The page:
Story by Monica K. Guthrie on 01/23/2017FORT SILL, Okla. (April 7, 2016) -- Editor's note: With respect to April being Sexual Assault Awareness and Prevention month, the Tribune is publishing a three-part series titled "Victim to survivor." The series tells the story of a young woman who went from a victim of sexual assault to a survivor. Because of the nature of the content, it may not be suitable for children. *indicates a name change.
It was Independence Day 2013 and Sgt. Tiffanie Crea's third day in country at Camp Casey, Korea. The in-processing group she was in was released early to enjoy the holiday. Crea and her roommate set off to the post exchange to pick up personal hygiene products and, if possible, buy a cell phone.
"I thought maybe we'd go get some stuff and chill, and try and have fun in a new country," said Crea.
It was while shopping at the post exchange, Crea ran into Albert Boone* a friend she made in basic training.
"I said hi and he actually helped me buy my cell phone and showed me where to go," she said. "After that he asked 'you want to come to my room and watch a movie?'"
Crea's roommate was married and wanted to find a way to talk on the phone and try to Skype with her husband. Boone was happy to offer his computer and soon they were all off to his room.
"My case is not your typical case in that I had my roommate in the room too," said Crea. "She was in the corner, in the computer chair, on the computer and talking on her cell phone and crying because she missed her family."
The roommate didn't notice Crea and Boone sitting on the bed talking. After a while Boone began to pressure Crea into engaging in sexual activity.
"I said 'naw, we're just friends,' and he was just like 'I haven't had it in a while' and I told him, 'I don't like you like that," said Crea.
Despite her resistance Crea said she knew things were going to end badly when he began to undo her pants.
"I froze," she said.
Years earlier, as a child, Crea was a victim of child molestation. As Boone began to force himself on her, Crea was reminded of her past and found herself unable to break free and soon quit fighting all together. Then Boone moved Crea into the bathroom and began to rape her repeatedly.
"He didn't get really angry, just upset and he kept saying, 'I haven't had it in a while.' I didn't want him to hurt (my roommate)," she said. "I thought he would do something to her like he was going to do to me so I acted like I liked it and went along. I thought the first time was going to be enough but he wanted it again and again so I just kept going along."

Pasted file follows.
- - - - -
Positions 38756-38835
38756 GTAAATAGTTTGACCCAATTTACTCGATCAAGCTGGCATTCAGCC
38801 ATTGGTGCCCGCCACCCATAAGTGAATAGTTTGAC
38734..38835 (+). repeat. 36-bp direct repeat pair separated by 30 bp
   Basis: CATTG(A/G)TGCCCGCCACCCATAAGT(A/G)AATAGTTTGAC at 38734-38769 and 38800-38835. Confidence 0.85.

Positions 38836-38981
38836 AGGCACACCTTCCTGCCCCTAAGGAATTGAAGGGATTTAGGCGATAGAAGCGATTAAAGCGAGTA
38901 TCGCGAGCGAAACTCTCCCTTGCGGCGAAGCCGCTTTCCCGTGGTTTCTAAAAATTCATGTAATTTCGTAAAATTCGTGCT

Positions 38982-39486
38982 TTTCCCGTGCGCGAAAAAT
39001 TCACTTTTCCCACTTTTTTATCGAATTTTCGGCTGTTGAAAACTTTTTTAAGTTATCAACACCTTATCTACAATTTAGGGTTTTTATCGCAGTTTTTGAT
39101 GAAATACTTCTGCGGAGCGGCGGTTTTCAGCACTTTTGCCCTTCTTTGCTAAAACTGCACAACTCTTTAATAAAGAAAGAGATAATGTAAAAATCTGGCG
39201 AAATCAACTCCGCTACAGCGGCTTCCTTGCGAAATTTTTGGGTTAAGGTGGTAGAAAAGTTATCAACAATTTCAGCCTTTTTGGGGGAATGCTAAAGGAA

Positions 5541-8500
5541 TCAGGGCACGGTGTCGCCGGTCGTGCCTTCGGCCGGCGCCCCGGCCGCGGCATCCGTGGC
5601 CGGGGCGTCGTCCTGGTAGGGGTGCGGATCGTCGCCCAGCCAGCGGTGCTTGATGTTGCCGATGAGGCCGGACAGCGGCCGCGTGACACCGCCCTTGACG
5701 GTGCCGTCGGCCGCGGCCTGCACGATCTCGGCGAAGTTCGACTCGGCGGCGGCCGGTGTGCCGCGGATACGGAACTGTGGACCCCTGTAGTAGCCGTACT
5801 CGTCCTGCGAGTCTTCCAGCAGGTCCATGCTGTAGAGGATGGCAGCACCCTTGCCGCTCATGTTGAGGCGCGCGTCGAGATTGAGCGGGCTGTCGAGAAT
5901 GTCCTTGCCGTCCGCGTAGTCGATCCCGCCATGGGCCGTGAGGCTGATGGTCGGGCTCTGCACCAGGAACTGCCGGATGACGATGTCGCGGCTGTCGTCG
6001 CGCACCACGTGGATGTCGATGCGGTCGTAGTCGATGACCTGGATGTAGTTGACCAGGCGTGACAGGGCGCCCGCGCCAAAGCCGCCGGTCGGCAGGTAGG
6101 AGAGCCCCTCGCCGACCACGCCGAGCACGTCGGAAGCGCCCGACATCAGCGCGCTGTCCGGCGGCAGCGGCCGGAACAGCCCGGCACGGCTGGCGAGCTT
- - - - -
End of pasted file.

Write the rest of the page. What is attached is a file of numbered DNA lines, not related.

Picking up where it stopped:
When Crea and her roommate were finally able to leave, Crea said she went home, took a shower and talked to friends before going to bed. She didn't tell them what happened to her.
"Most people aren't willing to talk about it right away," said Adrienne Finn, the 30th Air Defense Artillery Brigade Sexual Harassment and Assault, Response and Prevention (SHARP) victim advocate and sexual assault response coordinator. "In most cases it can take years to decide they want to talk about what happened to them. It's not a situation where, like most crimes, you report it right away. It's a situation where a lot of people need to find their support and usually they talk to someone they know before they talk to anyone else and report it."
It would be two months before Crea would tell anyone. In the mean time Crea became depressed. She stopped eating everything but oatmeal, macaroni and cheese cups and chicken nuggets. She found it difficult to concentrate and didn't do the things that used to bring her joy.
"I stopped doing everything I loved, running mostly," she said. "I did that every day, but after that, I didn't care. The only thing that helped me was work and when I wasn't working I was in my room, not really talking."
Crea finally did tell a friend but wasn't ready to report the incident. Then, In September 2013 while Crea's unit was in the field, a discussion on sexual harassment and rape prevention resulted in a noncommissioned officer saying it was a woman's fault if she was raped. Crea's friend spoke up, attacking the statement and the heated debate escalated until it was finally subdued by a SHARP representative.
"I kept quiet until it was over and then I told my roommate what happened," said Crea. "My roommate said, 'you need to tell the SHARP representative."